I rather enjoyed it, but as it got harder, I got bored and frustrated. In large part that was from not working much at it. Once we got past manus manum lavit [one hand washes the other] and vestis virum facit [clothes make the man], I was pretty much uninterested and unmotivated.
But this was 1972 and some of you remember what American education was like back then. My school had a late 60s early 70s model of education, and, as a result, there was a program called Quest, where, if you chose, you could design your *own* course. (Forget about having someone who has any expertise tell you what you might want to learn about or need to know!). It was a kind of self-motivated independent study. It required you to strike out on your own, design a class, get a teacher to agree to direct your work, and then spend a semester doing it. It was supposed to be related to some other academic topic, usually one that you were getting out of in order to do it.
So to get out of doing Latin, I proposed a Quest. It was to invent an international space language. The rationale for the course (you had to have a rationale), was that with space exploration still in its heyday, it would not be long until we colonized the moon and possibly other planets, and it would be an international effort. We would need some kind of international language. Esperanto wasn’t going to work (I knew nothing about Esperanto, but I claimed it wasn’t going to work) and so we needed something designed for the purpose. That’s what I was going to do.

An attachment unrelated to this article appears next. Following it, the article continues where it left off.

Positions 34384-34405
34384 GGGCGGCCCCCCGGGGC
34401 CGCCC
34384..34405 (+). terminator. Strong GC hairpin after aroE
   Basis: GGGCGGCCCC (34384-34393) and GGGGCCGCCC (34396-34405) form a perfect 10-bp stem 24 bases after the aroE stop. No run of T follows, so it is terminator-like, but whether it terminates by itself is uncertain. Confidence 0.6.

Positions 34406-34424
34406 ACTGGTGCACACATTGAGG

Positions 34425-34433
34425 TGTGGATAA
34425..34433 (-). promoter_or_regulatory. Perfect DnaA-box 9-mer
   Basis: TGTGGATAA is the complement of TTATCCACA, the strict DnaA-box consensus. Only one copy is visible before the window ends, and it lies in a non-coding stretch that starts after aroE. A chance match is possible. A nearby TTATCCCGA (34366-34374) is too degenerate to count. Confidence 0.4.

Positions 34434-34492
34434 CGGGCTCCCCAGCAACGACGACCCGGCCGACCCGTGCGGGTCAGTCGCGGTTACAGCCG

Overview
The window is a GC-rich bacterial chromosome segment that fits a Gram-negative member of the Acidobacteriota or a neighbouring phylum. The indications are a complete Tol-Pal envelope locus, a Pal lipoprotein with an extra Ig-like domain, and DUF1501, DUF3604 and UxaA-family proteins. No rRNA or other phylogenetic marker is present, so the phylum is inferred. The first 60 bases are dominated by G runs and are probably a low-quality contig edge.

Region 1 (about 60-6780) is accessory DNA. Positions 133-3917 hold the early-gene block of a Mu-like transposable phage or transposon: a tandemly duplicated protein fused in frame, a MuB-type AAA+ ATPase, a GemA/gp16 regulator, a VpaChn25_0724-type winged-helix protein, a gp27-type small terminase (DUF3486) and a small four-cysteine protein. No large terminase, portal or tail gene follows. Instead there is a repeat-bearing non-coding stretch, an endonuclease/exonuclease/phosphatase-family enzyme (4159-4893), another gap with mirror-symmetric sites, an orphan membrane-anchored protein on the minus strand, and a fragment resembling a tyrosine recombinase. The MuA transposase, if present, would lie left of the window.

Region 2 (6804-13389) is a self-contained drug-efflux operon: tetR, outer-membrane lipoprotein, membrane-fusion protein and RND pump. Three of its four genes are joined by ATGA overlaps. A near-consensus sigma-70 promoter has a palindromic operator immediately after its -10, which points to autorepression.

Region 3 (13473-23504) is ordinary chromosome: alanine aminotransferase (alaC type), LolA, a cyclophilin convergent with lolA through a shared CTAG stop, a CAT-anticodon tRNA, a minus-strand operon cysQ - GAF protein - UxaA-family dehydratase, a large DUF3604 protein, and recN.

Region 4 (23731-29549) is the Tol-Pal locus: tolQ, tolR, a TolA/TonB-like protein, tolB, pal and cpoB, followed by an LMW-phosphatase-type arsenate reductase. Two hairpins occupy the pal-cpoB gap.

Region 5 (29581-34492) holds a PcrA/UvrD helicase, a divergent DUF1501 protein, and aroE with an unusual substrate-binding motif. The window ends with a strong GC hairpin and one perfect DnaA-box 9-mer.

I knew NOTHING about linguistics, philology, or anything else of much relevance, just what I knew from speaking English at a solid 9th grade level, having some very slight sense of a Romance language (Spanish), and knowing a little bit about how an inflected language worked (Latin).